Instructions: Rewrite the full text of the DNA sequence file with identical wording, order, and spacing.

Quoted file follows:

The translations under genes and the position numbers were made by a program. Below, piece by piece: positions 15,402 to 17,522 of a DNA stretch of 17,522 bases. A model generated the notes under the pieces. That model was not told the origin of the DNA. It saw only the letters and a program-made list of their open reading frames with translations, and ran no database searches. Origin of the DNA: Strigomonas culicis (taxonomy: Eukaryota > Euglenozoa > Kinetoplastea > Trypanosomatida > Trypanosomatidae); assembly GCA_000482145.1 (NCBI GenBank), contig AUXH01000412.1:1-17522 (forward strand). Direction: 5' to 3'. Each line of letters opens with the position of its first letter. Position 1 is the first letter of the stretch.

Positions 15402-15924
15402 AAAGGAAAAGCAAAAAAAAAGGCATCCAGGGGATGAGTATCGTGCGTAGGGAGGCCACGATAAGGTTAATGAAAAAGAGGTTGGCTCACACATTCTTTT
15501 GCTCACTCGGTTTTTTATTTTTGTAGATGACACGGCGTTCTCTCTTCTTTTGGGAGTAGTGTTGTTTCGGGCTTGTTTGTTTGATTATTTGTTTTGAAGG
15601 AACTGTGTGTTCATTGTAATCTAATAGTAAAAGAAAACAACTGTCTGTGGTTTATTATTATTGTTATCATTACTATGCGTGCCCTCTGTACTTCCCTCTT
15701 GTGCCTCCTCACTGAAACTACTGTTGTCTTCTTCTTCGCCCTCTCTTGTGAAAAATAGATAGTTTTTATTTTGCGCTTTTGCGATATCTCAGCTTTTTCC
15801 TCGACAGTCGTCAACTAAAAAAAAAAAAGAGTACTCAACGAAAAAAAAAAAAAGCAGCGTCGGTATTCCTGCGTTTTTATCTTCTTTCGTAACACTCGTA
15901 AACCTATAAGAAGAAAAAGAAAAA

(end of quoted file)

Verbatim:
The translations under genes and the position numbers were made by a program. Below, piece by piece: positions 15,402 to 17,522 of a DNA stretch of 17,522 bases. A model generated the notes under the pieces. That model was not told the origin of the DNA. It saw only the letters and a program-made list of their open reading frames with translations, and ran no database searches. Origin of the DNA: Strigomonas culicis (taxonomy: Eukaryota > Euglenozoa > Kinetoplastea > Trypanosomatida > Trypanosomatidae); assembly GCA_000482145.1 (NCBI GenBank), contig AUXH01000412.1:1-17522 (forward strand). Direction: 5' to 3'. Each line of letters opens with the position of its first letter. Position 1 is the first letter of the stretch.

Positions 15402-15924
15402 AAAGGAAAAGCAAAAAAAAAGGCATCCAGGGGATGAGTATCGTGCGTAGGGAGGCCACGATAAGGTTAATGAAAAAGAGGTTGGCTCACACATTCTTTT
15501 GCTCACTCGGTTTTTTATTTTTGTAGATGACACGGCGTTCTCTCTTCTTTTGGGAGTAGTGTTGTTTCGGGCTTGTTTGTTTGATTATTTGTTTTGAAGG
15601 AACTGTGTGTTCATTGTAATCTAATAGTAAAAGAAAACAACTGTCTGTGGTTTATTATTATTGTTATCATTACTATGCGTGCCCTCTGTACTTCCCTCTT
15701 GTGCCTCCTCACTGAAACTACTGTTGTCTTCTTCTTCGCCCTCTCTTGTGAAAAATAGATAGTTTTTATTTTGCGCTTTTGCGATATCTCAGCTTTTTCC
15801 TCGACAGTCGTCAACTAAAAAAAAAAAAGAGTACTCAACGAAAAAAAAAAAAAGCAGCGTCGGTATTCCTGCGTTTTTATCTTCTTTCGTAACACTCGTA
15901 AACCTATAAGAAGAAAAAGAAAAA